Drake, and by extension many of his fans and critics, spend so much time on his origin story it’s easy to forget he’s become a fully-formed, dominant presence in mainstream rap over the last few years. He’s hosting and acting on Saturday Night Live, getting three quarters of the way to platinum during the first week of his album release, and having Kanye West concede that he’s won the summer.
So when he warns, “Please do not speak to me like I’m that Drake from four years ago, I’m at a higher place,” of course he’s stunting. But he’s making a valid point. Six years to the day after dropping his final mixtape, So Far Gone, and forcing a spot at the table of consistently chart-topping rappers, he’s reemerged with a digital victory lap in the form of If You’re Reading This You’re Too Late. Once you strip away the cultural context of a “surprise album” that we’d been expecting for months and nonsensical analysis of Drake’s faux handwriting on the cover art, you’re left with a hybrid of the Soundcloud loosies Drake’s been dropping mixed with his typical album fare.
The good news is IYRTYTL is as seamless and coherent as anything of Drake’s not named Thank Me Later. It moves briskly, with Drizzy avoiding getting too caught up in emotional talk for the first two thirds of the album. Instead, he opts to split the initial handful of tracks providing a refresher on all things Aubrey. Since he last checked in, Nike is dropping off boxes like he plays for North Carolina. The shallow broads in one of the two cribs he’s paying the mortgage on are draining his wi-fi to swipe through Instagram pictures of their frenemies. To be sure, complaining about having to pretend to like fellow rappers is a decidedly first world problem. But Drake is really good at distilling the nebulous blob of his emotions down to melodic, clever bars people find themselves repeating months later, so you’ll oblige. The familiar, familial cast of Boi-1da and Noah ‘40’ Shebib are the primary architects. For the most part, they keep things sparse and atmospheric. But there are surprises in the form of PARTYNEXTDOOR opening the album by burying a sample of Ginuwine’s “So Anxious” under a skittering, Timbaland-influenced bassline on “Legend.”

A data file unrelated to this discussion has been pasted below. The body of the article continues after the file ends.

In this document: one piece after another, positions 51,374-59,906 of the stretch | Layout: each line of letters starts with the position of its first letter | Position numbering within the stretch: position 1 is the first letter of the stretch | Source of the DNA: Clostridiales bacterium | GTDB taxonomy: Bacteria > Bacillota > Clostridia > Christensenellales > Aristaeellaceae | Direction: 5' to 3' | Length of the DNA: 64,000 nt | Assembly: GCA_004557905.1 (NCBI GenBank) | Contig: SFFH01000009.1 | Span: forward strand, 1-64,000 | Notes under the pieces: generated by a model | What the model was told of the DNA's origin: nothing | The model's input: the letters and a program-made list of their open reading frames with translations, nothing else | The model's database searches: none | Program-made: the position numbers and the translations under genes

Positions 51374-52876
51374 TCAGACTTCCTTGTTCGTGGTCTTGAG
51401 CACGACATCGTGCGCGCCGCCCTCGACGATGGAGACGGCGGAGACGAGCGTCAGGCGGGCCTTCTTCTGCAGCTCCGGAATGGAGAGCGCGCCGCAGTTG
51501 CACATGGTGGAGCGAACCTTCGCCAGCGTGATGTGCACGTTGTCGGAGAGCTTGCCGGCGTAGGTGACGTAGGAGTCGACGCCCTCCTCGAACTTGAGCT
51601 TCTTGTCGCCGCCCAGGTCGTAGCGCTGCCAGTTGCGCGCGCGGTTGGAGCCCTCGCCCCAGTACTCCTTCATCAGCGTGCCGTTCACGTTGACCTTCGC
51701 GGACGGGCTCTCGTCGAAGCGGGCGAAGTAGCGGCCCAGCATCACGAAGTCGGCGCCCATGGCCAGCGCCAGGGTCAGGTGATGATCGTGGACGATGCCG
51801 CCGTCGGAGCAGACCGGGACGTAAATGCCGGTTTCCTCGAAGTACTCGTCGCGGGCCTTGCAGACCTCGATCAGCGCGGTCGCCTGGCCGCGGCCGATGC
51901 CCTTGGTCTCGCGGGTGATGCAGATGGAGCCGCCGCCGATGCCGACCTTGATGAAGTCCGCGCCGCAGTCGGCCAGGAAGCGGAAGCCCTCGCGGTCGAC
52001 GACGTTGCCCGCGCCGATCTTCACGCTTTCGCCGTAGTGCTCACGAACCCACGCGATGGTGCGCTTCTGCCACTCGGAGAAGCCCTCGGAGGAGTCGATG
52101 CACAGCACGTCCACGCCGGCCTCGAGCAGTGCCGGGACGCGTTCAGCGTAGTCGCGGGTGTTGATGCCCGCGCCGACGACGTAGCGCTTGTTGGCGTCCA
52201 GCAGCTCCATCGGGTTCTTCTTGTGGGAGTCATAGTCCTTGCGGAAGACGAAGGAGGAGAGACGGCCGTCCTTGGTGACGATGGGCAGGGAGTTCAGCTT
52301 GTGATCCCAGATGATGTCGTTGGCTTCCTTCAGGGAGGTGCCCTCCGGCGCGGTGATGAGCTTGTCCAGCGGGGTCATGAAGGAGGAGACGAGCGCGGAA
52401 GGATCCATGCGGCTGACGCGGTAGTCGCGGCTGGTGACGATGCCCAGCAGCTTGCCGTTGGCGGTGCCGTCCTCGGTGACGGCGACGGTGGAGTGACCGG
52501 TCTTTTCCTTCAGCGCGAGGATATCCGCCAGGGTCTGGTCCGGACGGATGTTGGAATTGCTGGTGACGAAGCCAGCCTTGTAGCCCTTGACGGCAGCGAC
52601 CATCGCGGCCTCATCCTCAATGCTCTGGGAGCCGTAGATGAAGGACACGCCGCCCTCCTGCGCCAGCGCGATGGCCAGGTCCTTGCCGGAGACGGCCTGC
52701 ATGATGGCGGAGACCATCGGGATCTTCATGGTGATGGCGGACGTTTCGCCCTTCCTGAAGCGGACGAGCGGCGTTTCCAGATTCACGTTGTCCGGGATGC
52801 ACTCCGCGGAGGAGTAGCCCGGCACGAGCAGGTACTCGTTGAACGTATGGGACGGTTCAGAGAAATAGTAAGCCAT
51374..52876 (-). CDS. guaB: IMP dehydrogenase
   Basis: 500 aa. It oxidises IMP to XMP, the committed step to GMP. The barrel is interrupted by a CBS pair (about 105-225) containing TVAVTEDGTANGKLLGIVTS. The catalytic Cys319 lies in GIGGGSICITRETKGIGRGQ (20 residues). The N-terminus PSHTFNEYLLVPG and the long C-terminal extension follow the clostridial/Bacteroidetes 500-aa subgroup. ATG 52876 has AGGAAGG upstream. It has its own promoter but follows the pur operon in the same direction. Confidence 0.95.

If You’re Reading This It’s Too Late is likely to spill from plenty of speakers outside of Canada. But even to foreign ears, this sounds like Drake’s most distinctly Toronto-sounding album, and he doesn’t have to force an attempted re-branding of the city as “The 6.” From the dancehall airhorns, to the patois scattered throughout, there is a heavy nod to Toronto’s Afro-Caribbean community. For those who have been clamoring for Drake to shelve his falsetto in favor of more rapping, this album is long overdue. Drake drops some rather transparent bars about possibly being goon-affiliated between his Degrassi days and Comeback Season on “”Star67. And even on cuts clearly devoted to pillow talk (“Wednesday Night Interlude,” “Madonna”), he avoids the crooning altogether or hands the duties off to PARTYNEXTDOOR. Thankfully, his time-honored practice of outing and throwing shade at his exes (we see you, Ericka and Courtney from Hooters on Peachtree) is absent.
The blunder of shoehorning songs like Juvenile’s “Back Dat Azz Up” and Wu-Tang Clan’s ‘It’s Yourz’ into ballad form has also disappeared. Drake’s Kanye-influenced format of mixing in heavy doses of melody and note bending with his raps has been co-opted by the likes of Future and Travis $cott. But he changes things up by mixing in Lord Infamous’ trademark cadence while both singing and rapping. That dominant theme of rap/singing creeps through repeatedly as hints of Ciara’s ‘Body Party’ peek out from underneath ‘Wednesday Night Interlude.’
Drake thoroughly dresses down Tyga on “6PM In New York,” by telling him to stop acting like his rumored, underage sidepiece, Kylie Jenner — a fitting way as any to end the album. From running the gamut of tough talk, romance, checking in with his mom, and blurring the line between introspection and self-absorption, Drake has quickly eclipsed his own skill set from his last album—let alone his 2009 mixtape. He dropped into the rap zeitgeist as the least known member on a song featuring Eminem, Kanye West, and Lil Wayne. Now you can make a hotly contested argument that he’s currently outpacing everyone else that rapped on ‘Forever.’ Nothing is the same.
Listen to Drake’s If You’re Reading This It’s Too Late on Spotify below.